(0:17:42) In 1980 I was assigned as the wildlife warden. That when you really think about it, was kind of the very primary start into the resource management, which would eventually become a science program several years down the road. We conducted systematic surveys on wildlife using both aerial surveys and ground surveys. We eventually replaced the old system of recording data using a new computer system called “The Kansas System” That was the first computer cards for wildlife. They shipped us to Ottawa for a week to look at this computer system. I remember walking into the room and it was a room the size of the living room here. These computers would be as high as the door. All this whirling and whizzing going on, the wheels turning and that type of stuff. They had this huge platform where they could draw different wildlife sightings…When I look back it was very primitive, but it was a start.

(0: 19:41) We did a lot of experimenting then with different immobilizing drugs. When I first came to Lake Louise we used a drug called Anectine, it was very unpredictable and very dangerous to handle. If you ever got hit with it, you were in big trouble…I remember there were some people viewing this bear that we had just immobilized in the cage. They were asking questions about the drug. “What do you use?” Monty said, “This is Anectine and if you ever get hit with it, the thing you do first is bend down really low and put your head between your legs.” They all looked at him kind of startled and then he said, “And kiss your ass good-bye!” This was a bunch of interpretive people that had come! Monty had an unusual sense of humor, which lightened things up quite a lot! That was in the Lake Louise days.

(0:20:51) One thing that I would like to say is that yes my job was getting more specialized but I still required to perform all the duties. I was required to do the law enforcement, the public safety etc. That didn’t change…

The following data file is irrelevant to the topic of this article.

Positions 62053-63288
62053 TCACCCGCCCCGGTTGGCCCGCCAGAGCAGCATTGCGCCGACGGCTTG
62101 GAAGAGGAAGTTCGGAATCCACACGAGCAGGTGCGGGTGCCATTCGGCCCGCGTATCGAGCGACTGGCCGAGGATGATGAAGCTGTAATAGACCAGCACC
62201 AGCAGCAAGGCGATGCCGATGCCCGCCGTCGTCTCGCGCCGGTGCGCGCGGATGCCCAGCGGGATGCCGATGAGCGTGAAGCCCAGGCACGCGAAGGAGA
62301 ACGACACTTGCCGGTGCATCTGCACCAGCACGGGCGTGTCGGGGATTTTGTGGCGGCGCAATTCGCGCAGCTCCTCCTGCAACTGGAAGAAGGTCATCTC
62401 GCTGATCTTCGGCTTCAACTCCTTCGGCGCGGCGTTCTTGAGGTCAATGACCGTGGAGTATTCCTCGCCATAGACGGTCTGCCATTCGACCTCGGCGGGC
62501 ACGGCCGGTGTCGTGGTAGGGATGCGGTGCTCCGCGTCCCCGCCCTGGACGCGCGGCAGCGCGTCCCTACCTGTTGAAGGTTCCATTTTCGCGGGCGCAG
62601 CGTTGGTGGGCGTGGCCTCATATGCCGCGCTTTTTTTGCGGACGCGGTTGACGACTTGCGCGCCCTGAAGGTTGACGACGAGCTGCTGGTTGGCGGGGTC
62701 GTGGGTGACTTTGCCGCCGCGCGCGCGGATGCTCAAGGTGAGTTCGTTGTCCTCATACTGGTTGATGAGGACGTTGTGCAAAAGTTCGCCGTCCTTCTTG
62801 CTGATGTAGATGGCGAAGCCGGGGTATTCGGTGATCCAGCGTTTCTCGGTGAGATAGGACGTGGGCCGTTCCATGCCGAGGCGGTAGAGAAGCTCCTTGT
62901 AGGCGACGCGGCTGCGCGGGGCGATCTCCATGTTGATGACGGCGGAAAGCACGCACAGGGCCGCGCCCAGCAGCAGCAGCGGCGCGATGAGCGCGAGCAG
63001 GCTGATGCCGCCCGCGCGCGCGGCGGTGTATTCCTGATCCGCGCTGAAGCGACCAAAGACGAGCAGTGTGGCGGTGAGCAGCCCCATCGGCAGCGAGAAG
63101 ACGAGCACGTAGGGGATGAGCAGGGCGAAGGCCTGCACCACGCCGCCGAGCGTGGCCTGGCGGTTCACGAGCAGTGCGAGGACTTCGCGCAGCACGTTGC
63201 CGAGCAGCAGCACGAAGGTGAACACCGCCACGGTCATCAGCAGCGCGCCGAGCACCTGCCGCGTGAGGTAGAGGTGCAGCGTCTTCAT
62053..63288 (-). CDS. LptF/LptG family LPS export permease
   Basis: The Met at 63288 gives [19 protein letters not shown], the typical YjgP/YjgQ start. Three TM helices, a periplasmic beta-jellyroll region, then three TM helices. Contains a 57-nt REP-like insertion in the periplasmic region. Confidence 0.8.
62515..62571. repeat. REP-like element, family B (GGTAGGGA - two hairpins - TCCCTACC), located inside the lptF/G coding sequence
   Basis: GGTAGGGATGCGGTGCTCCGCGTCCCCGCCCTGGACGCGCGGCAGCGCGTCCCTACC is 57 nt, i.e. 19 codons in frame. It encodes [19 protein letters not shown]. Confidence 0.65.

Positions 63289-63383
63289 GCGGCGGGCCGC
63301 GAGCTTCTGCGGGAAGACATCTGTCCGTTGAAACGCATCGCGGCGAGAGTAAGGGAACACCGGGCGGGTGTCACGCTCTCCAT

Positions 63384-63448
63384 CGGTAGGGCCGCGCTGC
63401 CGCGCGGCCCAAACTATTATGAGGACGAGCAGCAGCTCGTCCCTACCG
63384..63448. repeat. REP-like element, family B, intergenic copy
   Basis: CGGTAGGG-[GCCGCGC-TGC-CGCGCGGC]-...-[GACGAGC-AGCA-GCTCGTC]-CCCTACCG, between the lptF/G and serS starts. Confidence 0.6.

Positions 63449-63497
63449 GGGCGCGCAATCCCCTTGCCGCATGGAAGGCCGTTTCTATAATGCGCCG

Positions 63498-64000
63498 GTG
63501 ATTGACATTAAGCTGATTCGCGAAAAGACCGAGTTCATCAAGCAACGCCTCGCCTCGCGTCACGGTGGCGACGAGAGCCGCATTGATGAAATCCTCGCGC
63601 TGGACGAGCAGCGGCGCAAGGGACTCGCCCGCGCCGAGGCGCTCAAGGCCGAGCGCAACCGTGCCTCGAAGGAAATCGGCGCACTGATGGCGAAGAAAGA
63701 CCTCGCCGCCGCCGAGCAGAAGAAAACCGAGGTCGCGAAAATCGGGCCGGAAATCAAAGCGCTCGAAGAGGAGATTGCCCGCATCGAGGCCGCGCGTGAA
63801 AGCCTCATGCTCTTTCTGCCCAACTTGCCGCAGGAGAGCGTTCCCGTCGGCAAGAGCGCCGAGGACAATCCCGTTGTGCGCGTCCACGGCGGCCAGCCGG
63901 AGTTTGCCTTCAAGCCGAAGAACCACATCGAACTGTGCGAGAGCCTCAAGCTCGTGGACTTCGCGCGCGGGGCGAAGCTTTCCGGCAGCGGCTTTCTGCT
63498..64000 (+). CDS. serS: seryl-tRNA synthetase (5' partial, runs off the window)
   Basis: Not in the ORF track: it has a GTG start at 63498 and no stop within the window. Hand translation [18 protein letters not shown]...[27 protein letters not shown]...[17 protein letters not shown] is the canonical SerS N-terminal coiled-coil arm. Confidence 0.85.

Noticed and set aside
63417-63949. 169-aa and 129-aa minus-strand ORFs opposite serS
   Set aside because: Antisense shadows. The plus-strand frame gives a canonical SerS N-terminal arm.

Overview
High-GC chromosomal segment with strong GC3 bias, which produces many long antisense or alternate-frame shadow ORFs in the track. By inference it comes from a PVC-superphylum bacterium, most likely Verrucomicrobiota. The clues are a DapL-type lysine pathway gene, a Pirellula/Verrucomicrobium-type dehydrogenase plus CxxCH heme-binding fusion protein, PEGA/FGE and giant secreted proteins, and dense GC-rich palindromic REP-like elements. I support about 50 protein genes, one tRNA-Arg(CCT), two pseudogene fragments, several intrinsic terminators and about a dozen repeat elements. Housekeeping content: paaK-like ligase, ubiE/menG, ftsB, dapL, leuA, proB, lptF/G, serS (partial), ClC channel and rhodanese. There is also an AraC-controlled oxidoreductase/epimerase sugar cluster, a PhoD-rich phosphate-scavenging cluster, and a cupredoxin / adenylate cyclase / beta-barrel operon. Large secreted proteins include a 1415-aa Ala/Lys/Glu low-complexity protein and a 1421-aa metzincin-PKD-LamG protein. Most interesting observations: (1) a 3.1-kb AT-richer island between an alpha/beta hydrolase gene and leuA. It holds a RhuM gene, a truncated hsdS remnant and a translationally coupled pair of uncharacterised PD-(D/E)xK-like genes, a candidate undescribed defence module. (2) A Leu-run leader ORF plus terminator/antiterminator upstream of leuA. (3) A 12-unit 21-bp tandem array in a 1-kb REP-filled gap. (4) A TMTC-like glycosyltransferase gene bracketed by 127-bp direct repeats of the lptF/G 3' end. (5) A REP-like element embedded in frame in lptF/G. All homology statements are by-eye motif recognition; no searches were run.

(0:21 :20) I left Lake Louise in 1976, to go to Banff. It would be close to 1980 when the ecological land classification started. A lot of the wardens were part of that team. At the same time, Steve Herrero was doing a lot of work with the grizzly bears. Before that everything pretty much on the scientific end was done with the Canadian Wildlife Service. Most of us felt that as land managers we should be more involved with the actual resource management. That was a change that was coming on. The Canadian Wildlife Service still stayed involved, but not as much…The wardens started to get more involved with resource management decisions. Cliff White started his work on prescribed burns. It was very controversial at the time. It took a lot of courage to pull that through. Cliff’s program became the standard for other agencies to follow.

(0:22:30) In 1980, I got the job as backcountry supervisor and Rick Kunelius took over for me as the wildlife warden. I had felt at that time that my education was probably being really challenged for where the science program was going. I mean I had a good practical background and I really knew the park by this time concerning the wildlife, but real computer programs were coming in earnest then and that type of stuff. I just felt too that it was time to probably move on….If we were going to take over the responsibility from the Canadian Wildlife Service, we needed more scientific educated wardens.